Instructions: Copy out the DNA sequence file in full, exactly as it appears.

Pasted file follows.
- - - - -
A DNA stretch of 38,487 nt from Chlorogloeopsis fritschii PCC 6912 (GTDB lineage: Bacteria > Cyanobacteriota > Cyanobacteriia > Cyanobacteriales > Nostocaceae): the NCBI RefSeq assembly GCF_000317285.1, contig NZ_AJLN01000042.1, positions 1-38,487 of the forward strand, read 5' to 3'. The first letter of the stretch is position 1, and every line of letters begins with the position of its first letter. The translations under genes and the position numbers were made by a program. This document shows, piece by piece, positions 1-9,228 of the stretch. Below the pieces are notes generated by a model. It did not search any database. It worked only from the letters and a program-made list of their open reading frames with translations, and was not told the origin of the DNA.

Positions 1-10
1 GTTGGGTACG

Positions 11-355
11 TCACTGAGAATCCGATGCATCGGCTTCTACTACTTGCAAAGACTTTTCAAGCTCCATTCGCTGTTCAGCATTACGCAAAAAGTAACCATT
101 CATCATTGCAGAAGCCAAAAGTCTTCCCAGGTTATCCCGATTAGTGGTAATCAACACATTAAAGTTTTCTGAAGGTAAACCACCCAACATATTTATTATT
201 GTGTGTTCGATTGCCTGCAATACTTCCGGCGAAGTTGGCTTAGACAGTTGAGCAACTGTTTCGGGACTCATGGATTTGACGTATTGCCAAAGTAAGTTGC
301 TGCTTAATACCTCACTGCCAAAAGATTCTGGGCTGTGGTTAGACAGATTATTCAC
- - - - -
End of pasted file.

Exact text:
A DNA stretch of 38,487 nt from Chlorogloeopsis fritschii PCC 6912 (GTDB lineage: Bacteria > Cyanobacteriota > Cyanobacteriia > Cyanobacteriales > Nostocaceae): the NCBI RefSeq assembly GCF_000317285.1, contig NZ_AJLN01000042.1, positions 1-38,487 of the forward strand, read 5' to 3'. The first letter of the stretch is position 1, and every line of letters begins with the position of its first letter. The translations under genes and the position numbers were made by a program. This document shows, piece by piece, positions 1-9,228 of the stretch. Below the pieces are notes generated by a model. It did not search any database. It worked only from the letters and a program-made list of their open reading frames with translations, and was not told the origin of the DNA.

Positions 1-10
1 GTTGGGTACG

Positions 11-355
11 TCACTGAGAATCCGATGCATCGGCTTCTACTACTTGCAAAGACTTTTCAAGCTCCATTCGCTGTTCAGCATTACGCAAAAAGTAACCATT
101 CATCATTGCAGAAGCCAAAAGTCTTCCCAGGTTATCCCGATTAGTGGTAATCAACACATTAAAGTTTTCTGAAGGTAAACCACCCAACATATTTATTATT
201 GTGTGTTCGATTGCCTGCAATACTTCCGGCGAAGTTGGCTTAGACAGTTGAGCAACTGTTTCGGGACTCATGGATTTGACGTATTGCCAAAGTAAGTTGC
301 TGCTTAATACCTCACTGCCAAAAGATTCTGGGCTGTGGTTAGACAGATTATTCAC